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Hollows as Homes

Hollows as Homes is a citizen science program asking you to report hollows in your local area, and the wildlife using the hollows.
Hollows as Homes

Cut in Hollow for small bird. J. Martin

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In urban and agricultural areas large, hollow-bearing trees are in decline, but many species of animal rely on tree hollows. Nationally, hollow-using species include at least 83 mammals, 114 birds, 79 reptiles, 27 frogs and many insects (e.g. bees) and spiders. Of these, at least 64 (22%) species are listed as threatened with extinction. This is why the ‘loss of hollow-bearing trees’ has been listed as a key threatening process nationally. Hollows as Homes is a citizen science program asking you to report hollows in your local area, and the wildlife using the hollows – but more on that later.

Farms and agricultural areas are often characterised by large, old, isolated trees, or small clusters of trees. These clusters often act as ‘stepping stones’ and can be vital in linking up other small patches of trees on adjacent farms, allowing wildlife to more easily move throughout the landscape. Even an isolated tree with a hollow can provide valuable habitat and provide a nest or roost for an animal that would otherwise not be able to live on that farm. A good example of an animal that depends on clusters of trees on farms is the Superb Parrot, listed as vulnerable to extinction, which uses paddock trees for nesting, feeding, perching and protection. Retaining existing hollow-bearing paddock trees, along with ensuring that younger paddock trees are maintained so that they can form hollows, and gaining a greater understanding of how wildlife use paddock trees is vital to maintaining wildlife in our agricultural areas.

It’s not just on our farms that hollow-bearing trees play an important role, but within the bush and urban regions as well. Large old trees, those most likely to contain hollows, are rare in urban areas. If you are lucky your local-park or street may contain a grandparent of the former bush; a large old tree. If you are even luckier, this tree will contain hollows – this isn’t guaranteed. In general, our urban areas contain young trees, however it is likely that many of the species planted will never form hollows, or be allowed to form hollows for reasons of public safety (in case the tree fails). Urban bushland typically contains only half the number of hollows that are present in bushland outside metropolitan areas, and there are fewer hollows in urban parks and streets. Importantly, not all hollows are the same, and some wildlife prefer particular types of hollows (for example a deep hollow, a hollow with a small entrance or a ‘pipe’ style hollow). When we lose the hollow-bearing trees, we also reduce the number of different types of hollows, which can result in competition between wildlife, with some species losing out to more dominant species, for example the rainbow lorikeet taking a hollow from the eastern rosella. It has been shown that there are more aggressive interactions at hollows in urban areas than there are in natural bushland.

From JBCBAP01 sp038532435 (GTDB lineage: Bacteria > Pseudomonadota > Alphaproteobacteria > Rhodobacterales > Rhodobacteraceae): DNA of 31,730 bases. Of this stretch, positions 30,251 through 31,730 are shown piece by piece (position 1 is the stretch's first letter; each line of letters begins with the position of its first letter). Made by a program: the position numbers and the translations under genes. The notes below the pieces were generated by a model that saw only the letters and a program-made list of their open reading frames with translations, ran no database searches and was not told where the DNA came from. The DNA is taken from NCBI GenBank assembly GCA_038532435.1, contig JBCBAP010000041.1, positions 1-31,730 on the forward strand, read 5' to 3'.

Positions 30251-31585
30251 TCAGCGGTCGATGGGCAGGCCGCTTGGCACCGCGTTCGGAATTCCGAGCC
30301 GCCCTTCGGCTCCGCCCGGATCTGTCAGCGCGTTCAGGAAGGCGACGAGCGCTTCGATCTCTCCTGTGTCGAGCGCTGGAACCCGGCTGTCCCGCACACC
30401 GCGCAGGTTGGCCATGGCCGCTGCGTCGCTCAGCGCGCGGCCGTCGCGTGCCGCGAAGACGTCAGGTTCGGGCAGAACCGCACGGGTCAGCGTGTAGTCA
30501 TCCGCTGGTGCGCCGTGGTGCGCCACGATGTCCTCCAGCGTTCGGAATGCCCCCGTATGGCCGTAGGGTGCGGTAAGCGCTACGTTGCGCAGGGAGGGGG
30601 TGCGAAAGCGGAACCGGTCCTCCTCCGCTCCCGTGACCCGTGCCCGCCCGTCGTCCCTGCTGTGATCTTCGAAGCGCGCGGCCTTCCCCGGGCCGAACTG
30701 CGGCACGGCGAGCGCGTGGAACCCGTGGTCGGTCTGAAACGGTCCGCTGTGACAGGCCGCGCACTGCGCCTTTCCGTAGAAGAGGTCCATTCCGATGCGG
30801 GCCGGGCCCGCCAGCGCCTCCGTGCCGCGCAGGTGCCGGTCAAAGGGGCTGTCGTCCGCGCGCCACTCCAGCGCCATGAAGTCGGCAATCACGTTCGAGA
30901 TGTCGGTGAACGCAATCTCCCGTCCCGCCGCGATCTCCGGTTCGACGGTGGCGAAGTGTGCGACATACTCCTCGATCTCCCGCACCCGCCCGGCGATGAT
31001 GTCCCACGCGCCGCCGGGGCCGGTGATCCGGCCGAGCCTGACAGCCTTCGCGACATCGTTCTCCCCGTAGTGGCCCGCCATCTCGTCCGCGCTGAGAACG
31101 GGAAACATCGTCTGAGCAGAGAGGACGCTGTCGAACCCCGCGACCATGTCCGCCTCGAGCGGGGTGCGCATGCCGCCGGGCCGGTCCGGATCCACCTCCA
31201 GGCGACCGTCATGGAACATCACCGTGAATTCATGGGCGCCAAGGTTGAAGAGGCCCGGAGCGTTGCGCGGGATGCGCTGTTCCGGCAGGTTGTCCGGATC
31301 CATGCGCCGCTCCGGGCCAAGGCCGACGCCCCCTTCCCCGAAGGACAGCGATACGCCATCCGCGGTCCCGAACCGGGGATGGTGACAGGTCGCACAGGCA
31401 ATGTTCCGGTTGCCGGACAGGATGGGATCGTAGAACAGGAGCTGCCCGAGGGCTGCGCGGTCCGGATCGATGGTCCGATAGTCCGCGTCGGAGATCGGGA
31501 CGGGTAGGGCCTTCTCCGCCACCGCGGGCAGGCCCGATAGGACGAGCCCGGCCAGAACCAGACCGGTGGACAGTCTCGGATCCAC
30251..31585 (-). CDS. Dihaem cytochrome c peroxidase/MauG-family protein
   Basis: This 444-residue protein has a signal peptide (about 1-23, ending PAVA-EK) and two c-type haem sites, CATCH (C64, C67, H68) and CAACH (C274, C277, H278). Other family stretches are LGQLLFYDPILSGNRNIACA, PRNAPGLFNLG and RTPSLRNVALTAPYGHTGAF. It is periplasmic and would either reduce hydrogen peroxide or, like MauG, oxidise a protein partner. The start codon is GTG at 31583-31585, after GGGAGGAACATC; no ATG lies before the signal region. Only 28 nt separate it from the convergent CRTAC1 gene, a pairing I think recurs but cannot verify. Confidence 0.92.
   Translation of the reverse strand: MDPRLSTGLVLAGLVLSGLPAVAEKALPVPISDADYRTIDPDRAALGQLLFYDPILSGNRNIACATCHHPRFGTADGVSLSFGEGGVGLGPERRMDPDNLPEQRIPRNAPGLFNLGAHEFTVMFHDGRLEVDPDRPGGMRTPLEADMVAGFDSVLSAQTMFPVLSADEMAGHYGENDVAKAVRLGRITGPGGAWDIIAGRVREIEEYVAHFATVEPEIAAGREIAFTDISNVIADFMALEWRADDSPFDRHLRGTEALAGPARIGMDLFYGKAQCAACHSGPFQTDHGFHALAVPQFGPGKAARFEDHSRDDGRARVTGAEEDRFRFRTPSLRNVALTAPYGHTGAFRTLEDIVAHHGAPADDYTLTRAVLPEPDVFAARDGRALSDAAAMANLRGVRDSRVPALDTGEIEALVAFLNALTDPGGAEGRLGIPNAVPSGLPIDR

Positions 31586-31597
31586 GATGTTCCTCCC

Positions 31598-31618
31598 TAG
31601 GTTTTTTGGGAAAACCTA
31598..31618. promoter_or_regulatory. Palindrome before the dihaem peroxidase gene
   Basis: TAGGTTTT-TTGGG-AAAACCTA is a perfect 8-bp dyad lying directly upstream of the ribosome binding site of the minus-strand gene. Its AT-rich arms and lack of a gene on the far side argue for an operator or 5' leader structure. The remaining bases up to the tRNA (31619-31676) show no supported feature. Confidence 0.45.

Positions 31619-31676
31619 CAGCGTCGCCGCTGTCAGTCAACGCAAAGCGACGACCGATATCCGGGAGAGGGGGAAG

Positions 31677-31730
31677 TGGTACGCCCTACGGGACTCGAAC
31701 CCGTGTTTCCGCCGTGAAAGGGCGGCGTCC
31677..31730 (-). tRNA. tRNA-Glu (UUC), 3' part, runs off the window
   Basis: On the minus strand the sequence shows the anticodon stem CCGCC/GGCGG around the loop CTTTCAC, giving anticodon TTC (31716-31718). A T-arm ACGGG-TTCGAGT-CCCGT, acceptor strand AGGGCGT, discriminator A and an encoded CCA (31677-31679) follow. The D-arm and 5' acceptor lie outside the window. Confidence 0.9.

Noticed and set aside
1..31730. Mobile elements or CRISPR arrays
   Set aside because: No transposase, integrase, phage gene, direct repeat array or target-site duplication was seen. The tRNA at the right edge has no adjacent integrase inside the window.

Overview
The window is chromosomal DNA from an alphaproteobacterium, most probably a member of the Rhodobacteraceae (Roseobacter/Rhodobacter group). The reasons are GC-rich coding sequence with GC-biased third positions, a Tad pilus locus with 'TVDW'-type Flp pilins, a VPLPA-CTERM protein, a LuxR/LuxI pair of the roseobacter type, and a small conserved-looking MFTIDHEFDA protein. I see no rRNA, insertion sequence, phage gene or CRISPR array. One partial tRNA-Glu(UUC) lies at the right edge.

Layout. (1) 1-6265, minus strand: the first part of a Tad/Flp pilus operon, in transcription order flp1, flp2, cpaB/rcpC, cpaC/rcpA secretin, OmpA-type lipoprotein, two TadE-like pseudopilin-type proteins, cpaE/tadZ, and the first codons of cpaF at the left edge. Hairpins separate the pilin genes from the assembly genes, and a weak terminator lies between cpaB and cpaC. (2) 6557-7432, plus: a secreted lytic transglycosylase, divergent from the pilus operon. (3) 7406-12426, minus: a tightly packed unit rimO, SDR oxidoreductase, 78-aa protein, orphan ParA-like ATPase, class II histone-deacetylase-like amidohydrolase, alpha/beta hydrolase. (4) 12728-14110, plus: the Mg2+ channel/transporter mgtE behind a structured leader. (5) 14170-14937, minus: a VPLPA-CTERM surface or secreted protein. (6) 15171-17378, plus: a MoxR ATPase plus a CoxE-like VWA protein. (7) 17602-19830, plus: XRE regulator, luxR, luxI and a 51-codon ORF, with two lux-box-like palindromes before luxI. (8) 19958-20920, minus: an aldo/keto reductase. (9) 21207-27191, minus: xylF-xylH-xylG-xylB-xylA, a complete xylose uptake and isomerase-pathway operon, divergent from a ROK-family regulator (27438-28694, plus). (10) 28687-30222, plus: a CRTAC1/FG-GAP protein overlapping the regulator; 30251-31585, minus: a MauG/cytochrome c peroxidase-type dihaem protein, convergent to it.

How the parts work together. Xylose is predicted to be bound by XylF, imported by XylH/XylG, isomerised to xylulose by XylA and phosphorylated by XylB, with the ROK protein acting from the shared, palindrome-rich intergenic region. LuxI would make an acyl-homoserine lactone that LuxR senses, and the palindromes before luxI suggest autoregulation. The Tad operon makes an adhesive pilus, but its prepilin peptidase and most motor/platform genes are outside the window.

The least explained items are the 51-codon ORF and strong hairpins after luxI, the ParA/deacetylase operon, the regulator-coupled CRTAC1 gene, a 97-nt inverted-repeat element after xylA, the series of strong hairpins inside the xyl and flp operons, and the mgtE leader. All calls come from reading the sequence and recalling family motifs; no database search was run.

Hollows as Homes aims to increase our knowledge and understanding about tree hollows; the distribution of tree hollows, the types of hollows available and how wildlife use tree hollows, including nest boxes and cut-in hollows. In areas lacking natural tree hollows supplementary hollows, in the form of nest boxes or cut-in hollows, are often provided. However, the effectiveness of these alternatives is still not entirely understood. To help us understand more about how wildlife use tree hollows, nest boxes and cut-in hollows, we are asking people join-in the Hollows as Homes program www.hollowsashomes.com. Choose a tree in the garden, street, park, bush or paddock that has a hollow or a nest box and report it through the website (this works as a web-app on your phone). You can provide details about the tree and hollow, such as tree height and the direction the hollow is facing. Ideally the hollow is in a location that you periodically encounter, e.g. while walking the dog or sitting in your garden, this provides regular opportunities for you to observe wildlife using the hollow. If you see any animals or insects are using the hollow you can add these observations to your original report of the hollow through the website.

In addition, people can participate as a group, designating an area that they regularly visit and collectively assessing the trees for hollows and adding wildlife observations. The group option is ideal for bushcare sites, landcare programs, parks, schools, gold clubs, community gardens, etc. An unlimited number of people can participate in a group, and importantly anyone who is part of the group is able to both view and add wildlife sightings to any of the reported tree hollows or nest boxes within the group boundary.

The information reported through Hollows as Homes will be accessible to the public, and importantly to land managers. Ideally, this information will inform conservation planning to conserve habitat trees, and the provision of supplementary habitat.

For information on how you can be a part of this program, visit www.hollowsashomes.com or facebook.com/hollowashomes. Alternatively, you can email Dr Adrian Davis at hollows.ashomes@gmail.com for more information.

Hollows as Homes is a collaborative program between the Royal Botanic Garden Sydney, University of Sydney, and Australian Museum. It is supported by funding from the Australian Government.


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